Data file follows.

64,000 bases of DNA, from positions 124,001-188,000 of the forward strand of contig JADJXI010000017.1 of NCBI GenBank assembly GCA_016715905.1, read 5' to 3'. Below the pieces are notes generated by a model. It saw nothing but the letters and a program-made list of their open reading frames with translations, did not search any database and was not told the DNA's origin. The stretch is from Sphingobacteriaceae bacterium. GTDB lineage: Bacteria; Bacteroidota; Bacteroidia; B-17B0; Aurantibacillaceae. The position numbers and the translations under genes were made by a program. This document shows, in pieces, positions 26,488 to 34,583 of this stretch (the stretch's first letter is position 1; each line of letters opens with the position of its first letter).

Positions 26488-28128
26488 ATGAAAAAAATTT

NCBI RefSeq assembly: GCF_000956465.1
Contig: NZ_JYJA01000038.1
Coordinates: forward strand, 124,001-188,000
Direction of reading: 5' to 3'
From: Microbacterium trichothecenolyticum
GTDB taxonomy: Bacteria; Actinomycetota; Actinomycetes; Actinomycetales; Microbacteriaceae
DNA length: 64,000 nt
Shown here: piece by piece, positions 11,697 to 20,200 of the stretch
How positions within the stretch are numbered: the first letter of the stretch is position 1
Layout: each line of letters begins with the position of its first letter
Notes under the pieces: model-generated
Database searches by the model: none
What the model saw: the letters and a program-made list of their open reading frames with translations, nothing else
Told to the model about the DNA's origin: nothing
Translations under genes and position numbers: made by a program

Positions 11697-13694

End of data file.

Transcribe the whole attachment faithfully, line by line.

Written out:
64,000 bases of DNA, from positions 124,001-188,000 of the forward strand of contig JADJXI010000017.1 of NCBI GenBank assembly GCA_016715905.1, read 5' to 3'. Below the pieces are notes generated by a model. It saw nothing but the letters and a program-made list of their open reading frames with translations, did not search any database and was not told the DNA's origin. The stretch is from Sphingobacteriaceae bacterium. GTDB lineage: Bacteria; Bacteroidota; Bacteroidia; B-17B0; Aurantibacillaceae. The position numbers and the translations under genes were made by a program. This document shows, in pieces, positions 26,488 to 34,583 of this stretch (the stretch's first letter is position 1; each line of letters opens with the position of its first letter).

Positions 26488-28128
26488 ATGAAAAAAATTT

NCBI RefSeq assembly: GCF_000956465.1
Contig: NZ_JYJA01000038.1
Coordinates: forward strand, 124,001-188,000
Direction of reading: 5' to 3'
From: Microbacterium trichothecenolyticum
GTDB taxonomy: Bacteria; Actinomycetota; Actinomycetes; Actinomycetales; Microbacteriaceae
DNA length: 64,000 nt
Shown here: piece by piece, positions 11,697 to 20,200 of the stretch
How positions within the stretch are numbered: the first letter of the stretch is position 1
Layout: each line of letters begins with the position of its first letter
Notes under the pieces: model-generated
Database searches by the model: none
What the model saw: the letters and a program-made list of their open reading frames with translations, nothing else
Told to the model about the DNA's origin: nothing
Translations under genes and position numbers: made by a program

Positions 11697-13694